Cybersecurity plays a critical role in protecting sensitive information and the structural integrity of networked systems. As networked systems continue to expand in numbers as well as in complexity, so does the threat of malicious activity and the necessity for advanced cybersecurity solutions. Furthermore, both the quantity and quality of available data on malicious content as well as the fact that malicious activity continuously evolves makes automated protection systems for this type of environment particularly challenging. Not only is the data quality a concern, but the volume of the data can be quite small for some of the classes. This creates a class imbalance in the data used to train a classifier; however, many classifiers are not well equipped to deal with class imbalance. One such example is detecting malicious HMTL files from static features. Unfortunately, collecting malicious HMTL files is extremely difficult and can be quite noisy from HTML files being mislabeled. This paper evaluates a specific application that is afflicted by these modern cybersecurity challenges: detection of malicious HTML files. Previous work presented a general framework for malicious HTML file classification that we modify in this work to use a χ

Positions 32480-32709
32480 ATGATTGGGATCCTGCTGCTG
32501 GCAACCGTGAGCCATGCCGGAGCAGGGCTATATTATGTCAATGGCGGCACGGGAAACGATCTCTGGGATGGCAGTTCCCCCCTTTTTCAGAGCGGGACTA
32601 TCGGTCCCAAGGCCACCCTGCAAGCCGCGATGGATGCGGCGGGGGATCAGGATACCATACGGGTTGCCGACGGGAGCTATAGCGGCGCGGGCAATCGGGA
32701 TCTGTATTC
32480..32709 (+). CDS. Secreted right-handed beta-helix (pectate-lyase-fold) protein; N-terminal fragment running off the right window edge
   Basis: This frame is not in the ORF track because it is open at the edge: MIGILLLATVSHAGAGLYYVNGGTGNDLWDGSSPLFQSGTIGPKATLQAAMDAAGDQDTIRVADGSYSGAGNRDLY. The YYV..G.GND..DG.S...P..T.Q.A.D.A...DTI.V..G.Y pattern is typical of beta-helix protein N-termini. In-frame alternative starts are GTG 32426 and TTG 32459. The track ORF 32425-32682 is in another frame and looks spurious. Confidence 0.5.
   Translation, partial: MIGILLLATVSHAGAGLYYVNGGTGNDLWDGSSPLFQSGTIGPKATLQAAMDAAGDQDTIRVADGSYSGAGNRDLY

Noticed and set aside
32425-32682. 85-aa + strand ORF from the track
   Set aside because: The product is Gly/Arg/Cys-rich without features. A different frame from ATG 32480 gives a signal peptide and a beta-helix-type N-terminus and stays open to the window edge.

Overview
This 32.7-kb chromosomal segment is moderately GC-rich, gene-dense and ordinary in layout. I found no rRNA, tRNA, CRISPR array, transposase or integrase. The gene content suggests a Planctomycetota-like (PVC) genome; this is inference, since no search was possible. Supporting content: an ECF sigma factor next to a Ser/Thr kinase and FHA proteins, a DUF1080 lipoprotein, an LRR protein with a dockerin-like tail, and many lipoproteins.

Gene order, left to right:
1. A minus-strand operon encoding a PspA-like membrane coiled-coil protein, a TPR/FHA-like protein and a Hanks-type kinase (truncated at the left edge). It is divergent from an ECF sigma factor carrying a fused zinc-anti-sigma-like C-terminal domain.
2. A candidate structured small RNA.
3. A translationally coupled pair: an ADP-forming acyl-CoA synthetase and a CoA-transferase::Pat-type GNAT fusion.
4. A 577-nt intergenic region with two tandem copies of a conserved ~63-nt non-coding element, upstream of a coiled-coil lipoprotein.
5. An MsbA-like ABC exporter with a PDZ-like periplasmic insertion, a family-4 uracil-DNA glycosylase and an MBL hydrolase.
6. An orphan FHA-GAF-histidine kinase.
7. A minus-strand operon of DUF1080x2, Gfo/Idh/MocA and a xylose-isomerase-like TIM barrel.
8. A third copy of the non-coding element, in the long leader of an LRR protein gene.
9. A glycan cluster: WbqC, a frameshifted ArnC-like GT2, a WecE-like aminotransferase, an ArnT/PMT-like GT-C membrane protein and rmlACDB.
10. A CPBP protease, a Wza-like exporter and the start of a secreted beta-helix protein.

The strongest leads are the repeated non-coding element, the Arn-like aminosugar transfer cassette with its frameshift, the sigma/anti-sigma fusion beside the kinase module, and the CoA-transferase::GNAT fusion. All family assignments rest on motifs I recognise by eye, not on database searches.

feature selection technique and synthetic minority oversampling technique (SMOTE). We experiment with different classifiers (i.e., AdaBoost, Gentle-Boost, RobustBoost, RusBoost, and Random Forest) and a pure detection model (i.e., Isolation Forest). We benchmark the different classifiers using SMOTE on a real dataset that contains a limited number of malicious files (40) with respect to the normal files (7,263). It was found that the modified framework performed better than the previous framework's results. However, additional evidence was found to imply that algorithms which train on both the normal and malicious samples are likely overtraining to the malicious distribution. We demonstrate the likely overtraining by determining that a subset of the malicious files, while suspicious, did not come from a malicious source.